The ejection of extra balls possibly occurred because of a combination of reasons: first, the magnetic field is relatively weak near the final balls of the line and, second, the collisions between the balls are not perfectly elastic and so the velocity is not perfectly transferred from one ball to the next. The effect might also be increased by the balls not being arranged in a perfectly straight line, thus leading to the collisions not being exactly head-on.

Due to the difficulty discussed above, it was not possible to produce results regarding the optimal number of balls that produces the highest velocity. In general, it is expected that the optimal number of balls will be determined by energy losses, the strength and shape of the magnet, which affects how the magnetic field scales with distance, and the size of the balls, as for smaller balls the optimal number is expected to be larger, as they are closer to the magnet and experience a stronger magnetic field than larger balls. Further progress would be made by experimentally testing these claims, estimating the effect of energy losses and investigating the parameters of the system that they depend on.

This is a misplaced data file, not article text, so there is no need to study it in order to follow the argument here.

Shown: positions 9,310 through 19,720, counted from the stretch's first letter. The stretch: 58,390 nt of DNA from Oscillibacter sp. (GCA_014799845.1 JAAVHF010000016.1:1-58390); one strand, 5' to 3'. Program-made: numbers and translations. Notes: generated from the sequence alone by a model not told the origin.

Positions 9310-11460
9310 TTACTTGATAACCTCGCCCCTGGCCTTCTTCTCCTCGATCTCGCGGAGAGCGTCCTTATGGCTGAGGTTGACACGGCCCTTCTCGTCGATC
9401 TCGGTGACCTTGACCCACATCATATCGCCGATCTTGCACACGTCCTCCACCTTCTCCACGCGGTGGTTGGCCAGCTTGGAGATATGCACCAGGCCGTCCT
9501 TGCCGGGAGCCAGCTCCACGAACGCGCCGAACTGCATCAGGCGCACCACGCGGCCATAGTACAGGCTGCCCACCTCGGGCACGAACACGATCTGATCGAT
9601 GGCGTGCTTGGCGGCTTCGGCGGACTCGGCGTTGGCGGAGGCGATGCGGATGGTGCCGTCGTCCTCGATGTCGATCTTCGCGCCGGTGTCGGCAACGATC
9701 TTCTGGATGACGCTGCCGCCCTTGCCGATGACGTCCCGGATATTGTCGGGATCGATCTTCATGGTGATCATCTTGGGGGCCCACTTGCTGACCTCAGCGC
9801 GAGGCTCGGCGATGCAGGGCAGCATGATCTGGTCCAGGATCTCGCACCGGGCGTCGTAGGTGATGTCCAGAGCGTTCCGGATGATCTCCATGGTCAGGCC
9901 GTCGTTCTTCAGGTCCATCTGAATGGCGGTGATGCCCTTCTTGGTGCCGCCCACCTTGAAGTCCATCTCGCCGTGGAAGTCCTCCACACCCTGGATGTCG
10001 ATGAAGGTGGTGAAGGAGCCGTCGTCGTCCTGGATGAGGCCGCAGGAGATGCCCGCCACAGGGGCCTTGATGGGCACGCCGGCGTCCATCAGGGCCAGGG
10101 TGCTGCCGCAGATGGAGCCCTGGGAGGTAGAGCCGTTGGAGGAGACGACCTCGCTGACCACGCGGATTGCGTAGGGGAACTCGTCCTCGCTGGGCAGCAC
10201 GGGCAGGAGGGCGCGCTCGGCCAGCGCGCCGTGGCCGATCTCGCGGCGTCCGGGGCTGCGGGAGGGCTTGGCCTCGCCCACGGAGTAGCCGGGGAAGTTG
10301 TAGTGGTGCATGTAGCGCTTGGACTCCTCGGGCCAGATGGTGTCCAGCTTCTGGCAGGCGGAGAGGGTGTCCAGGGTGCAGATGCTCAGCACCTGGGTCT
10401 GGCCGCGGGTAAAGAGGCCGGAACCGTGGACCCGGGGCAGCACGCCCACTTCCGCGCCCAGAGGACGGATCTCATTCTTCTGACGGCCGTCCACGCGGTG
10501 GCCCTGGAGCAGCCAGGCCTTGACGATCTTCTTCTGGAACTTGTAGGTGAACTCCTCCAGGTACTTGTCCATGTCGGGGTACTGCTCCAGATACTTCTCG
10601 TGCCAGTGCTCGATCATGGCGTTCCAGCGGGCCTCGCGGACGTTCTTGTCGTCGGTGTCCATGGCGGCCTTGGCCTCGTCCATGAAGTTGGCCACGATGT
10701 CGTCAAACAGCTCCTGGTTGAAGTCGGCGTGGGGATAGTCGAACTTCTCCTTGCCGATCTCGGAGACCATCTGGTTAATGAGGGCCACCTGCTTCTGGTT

4.3 Comments on results

In Section 3, it was noticed that for the cylindrical and spherical magnets, some theoretical values were larger than the experimental, while our theory did not account for energy losses. A possible reason for that must be our simplifying assumptions during our theoretical treatment. The weakest assumption seems to be considering the magnetic field near each ball to be uniform and equal to the value at its center when solving the Laplace equation and when calculating the magnetic potential energy. It should also be noted that when the magnetic field of the magnet falls more quickly with distance (as happens for the cylindrical and especially the spherical magnet), our approximation of uniform magnetic field becomes less appropriate. A more complete theory would compute the induced dipole moment by using the exact magnetic field of the magnet inside the ball. Then, it would calculate the magnetic potential energy by integrating over the volume of the ball.